(Some of you already know about the transition - pictures of the final product coming soon!)
Sunday, September 26, 2010
Tuesday, September 21, 2010
In just the last week, I spent . . .
- countless hours numbing myself from my reality as I stared blankly at the television.
- numerous hours facebook-stalking mere acquaintances as I mindlessly clicked through the photo albums of total strangers.
- a deafening amount of time running my mouth to friends in an attempt to process another stupid decision I made out of pride.
- a dictionary's worth of words rambling on and on and on to my sister about things that no longer matter because I was simply caught up in a moment.
- a sickening number of brain cells anxiously pondering the what ifs of my seemingly uneventful life.
- a disturbing amount of time nagging my husband about schedules and future plans and last night's miscommunication.
- a saddening amount of energy beating myself up for the way I reacted to my children as a result of my own selfishness and lack of sleep.
I'm no math whiz, but if you added up all the hours spent on the activities listed above, I have a funny feeling that they would closely match the number of hours I spent physically awake last week (which is a whole heck of a lot).
And that's what pisses me off. It didn't take much self-reflection for me to realize that I spend a ridiculous amount of time seeking to fill my empty bucket by grasping for things of this world, my own inner demons, the reassurances from others, and a whole bunch of cultural trash.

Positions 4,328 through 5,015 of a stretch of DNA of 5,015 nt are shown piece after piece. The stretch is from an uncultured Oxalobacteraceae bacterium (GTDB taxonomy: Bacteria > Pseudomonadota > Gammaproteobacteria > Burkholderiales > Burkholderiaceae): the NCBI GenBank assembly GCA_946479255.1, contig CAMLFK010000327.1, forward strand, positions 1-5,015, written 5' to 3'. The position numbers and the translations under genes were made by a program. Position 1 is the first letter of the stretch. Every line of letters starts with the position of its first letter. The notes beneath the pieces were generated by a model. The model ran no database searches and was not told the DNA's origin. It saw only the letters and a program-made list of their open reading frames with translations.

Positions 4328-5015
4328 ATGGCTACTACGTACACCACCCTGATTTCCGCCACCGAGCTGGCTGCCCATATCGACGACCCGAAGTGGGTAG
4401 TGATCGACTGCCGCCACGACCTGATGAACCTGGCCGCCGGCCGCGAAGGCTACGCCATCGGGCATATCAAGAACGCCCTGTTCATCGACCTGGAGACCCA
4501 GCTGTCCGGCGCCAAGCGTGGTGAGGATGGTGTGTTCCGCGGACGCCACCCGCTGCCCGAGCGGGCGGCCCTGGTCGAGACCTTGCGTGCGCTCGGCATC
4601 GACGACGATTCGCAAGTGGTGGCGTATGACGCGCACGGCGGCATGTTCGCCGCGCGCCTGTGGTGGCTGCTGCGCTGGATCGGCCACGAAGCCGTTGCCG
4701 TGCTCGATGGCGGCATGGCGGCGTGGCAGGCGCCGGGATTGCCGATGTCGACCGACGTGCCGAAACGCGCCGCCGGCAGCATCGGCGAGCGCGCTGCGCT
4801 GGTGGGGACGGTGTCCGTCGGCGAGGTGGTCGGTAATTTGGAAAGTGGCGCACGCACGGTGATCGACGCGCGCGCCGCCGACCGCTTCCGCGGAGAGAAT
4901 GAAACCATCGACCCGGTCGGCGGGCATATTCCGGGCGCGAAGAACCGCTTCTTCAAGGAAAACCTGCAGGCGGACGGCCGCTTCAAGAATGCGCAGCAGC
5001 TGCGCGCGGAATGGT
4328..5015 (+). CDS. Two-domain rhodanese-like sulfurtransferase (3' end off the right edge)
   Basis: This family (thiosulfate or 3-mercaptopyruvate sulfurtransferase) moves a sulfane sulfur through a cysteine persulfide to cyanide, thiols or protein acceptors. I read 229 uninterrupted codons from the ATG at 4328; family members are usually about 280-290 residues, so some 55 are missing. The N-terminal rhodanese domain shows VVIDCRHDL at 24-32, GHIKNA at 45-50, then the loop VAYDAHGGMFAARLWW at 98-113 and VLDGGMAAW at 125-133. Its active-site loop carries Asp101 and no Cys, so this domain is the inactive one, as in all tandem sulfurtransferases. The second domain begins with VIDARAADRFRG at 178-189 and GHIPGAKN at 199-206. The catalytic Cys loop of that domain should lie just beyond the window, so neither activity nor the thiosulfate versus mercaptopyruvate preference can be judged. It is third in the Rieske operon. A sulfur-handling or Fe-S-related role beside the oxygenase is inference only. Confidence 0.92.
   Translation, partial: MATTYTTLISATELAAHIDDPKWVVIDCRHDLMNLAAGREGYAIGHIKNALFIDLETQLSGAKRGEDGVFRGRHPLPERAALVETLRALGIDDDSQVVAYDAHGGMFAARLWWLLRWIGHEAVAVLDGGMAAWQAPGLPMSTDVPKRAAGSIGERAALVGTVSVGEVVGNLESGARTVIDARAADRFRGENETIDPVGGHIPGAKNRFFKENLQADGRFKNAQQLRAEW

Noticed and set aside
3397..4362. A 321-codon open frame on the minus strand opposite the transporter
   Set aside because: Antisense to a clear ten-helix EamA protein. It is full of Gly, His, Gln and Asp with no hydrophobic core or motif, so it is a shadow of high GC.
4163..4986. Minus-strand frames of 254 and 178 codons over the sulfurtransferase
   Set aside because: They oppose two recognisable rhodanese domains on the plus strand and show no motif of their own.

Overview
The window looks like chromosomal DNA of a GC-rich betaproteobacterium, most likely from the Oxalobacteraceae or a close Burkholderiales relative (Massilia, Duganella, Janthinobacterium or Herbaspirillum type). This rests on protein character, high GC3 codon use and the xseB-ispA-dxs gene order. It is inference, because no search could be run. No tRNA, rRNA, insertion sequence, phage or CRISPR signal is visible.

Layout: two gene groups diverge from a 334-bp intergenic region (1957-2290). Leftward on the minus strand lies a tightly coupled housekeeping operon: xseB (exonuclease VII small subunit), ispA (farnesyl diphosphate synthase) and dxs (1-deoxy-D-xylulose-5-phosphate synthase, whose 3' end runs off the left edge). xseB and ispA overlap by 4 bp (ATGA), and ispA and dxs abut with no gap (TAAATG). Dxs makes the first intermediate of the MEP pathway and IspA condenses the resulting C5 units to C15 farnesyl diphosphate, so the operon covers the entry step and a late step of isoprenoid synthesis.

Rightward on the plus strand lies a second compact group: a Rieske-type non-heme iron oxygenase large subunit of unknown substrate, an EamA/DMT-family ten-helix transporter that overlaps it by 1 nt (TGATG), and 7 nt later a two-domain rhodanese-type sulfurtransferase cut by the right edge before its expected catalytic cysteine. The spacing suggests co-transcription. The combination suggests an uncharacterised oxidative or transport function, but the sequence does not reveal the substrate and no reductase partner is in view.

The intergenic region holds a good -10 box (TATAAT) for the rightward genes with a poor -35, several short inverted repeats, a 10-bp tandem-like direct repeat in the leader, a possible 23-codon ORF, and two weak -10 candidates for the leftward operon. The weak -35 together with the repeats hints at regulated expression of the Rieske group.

Not His Word.
What the hell is wrong with me? Why am I clearly hungry for the very thing that Jesus promises to give but instead I continue to seek the very thing that is making me more hungry? It's like I am gnawing on celery to satisfy my appetite but I'm burning more calories in the process.
It makes no sense.
Yet I continue to follow the path of insanity, doing the same thing over and over again and expecting different results.
In chapter two of Radical, Platt describes a group of church leaders in Asia who risk their lives in order to unite and study the Bible for days at a time. I am praying that I might possess merely a fraction of the passion for God that those men possess.
I am praying that God will awaken in my heart a deep and abiding passion for the gospel as the grand revelation of God (Platt, 40).
Because here's the truth: God's promises never falter. They never weaken. They never cease.
And because He promises to deliver blessings, goodness, and rewards (in addition to providing for my needs) to those who seek Him first, I am asking . . . praying . . . begging for God to position me in a way that I am open to His fulfillment. To the joy and peace and contentment that can only come from Him.
I'm sick of clogging up my soul with crap making it damn hard to open my heart to God's voice.
I'm only two chapters into this stupid book, and I'm a complete and utter mess.
Fortunately my God is meeting me exactly where I am at right now. And for that I have never been so grateful.
For more reactions to Chapter Two of Racical, check this out.
Tuesday, September 14, 2010
My dear friend and mentor, Marla, mentioned reading this book, and because I like to live on the edge, I joined the read-along over on her blog. We are one week into this thing, and already it's been a wild ride leaving me all sorts of rattled and jumbled.
Not exactly the feel-good book of the year.
And though my heart is SO not ready, Radical is exactly what my soul needs.
I am overflowing with so many thoughts and emotions and realizations, but I am far from being able to articulate most of them.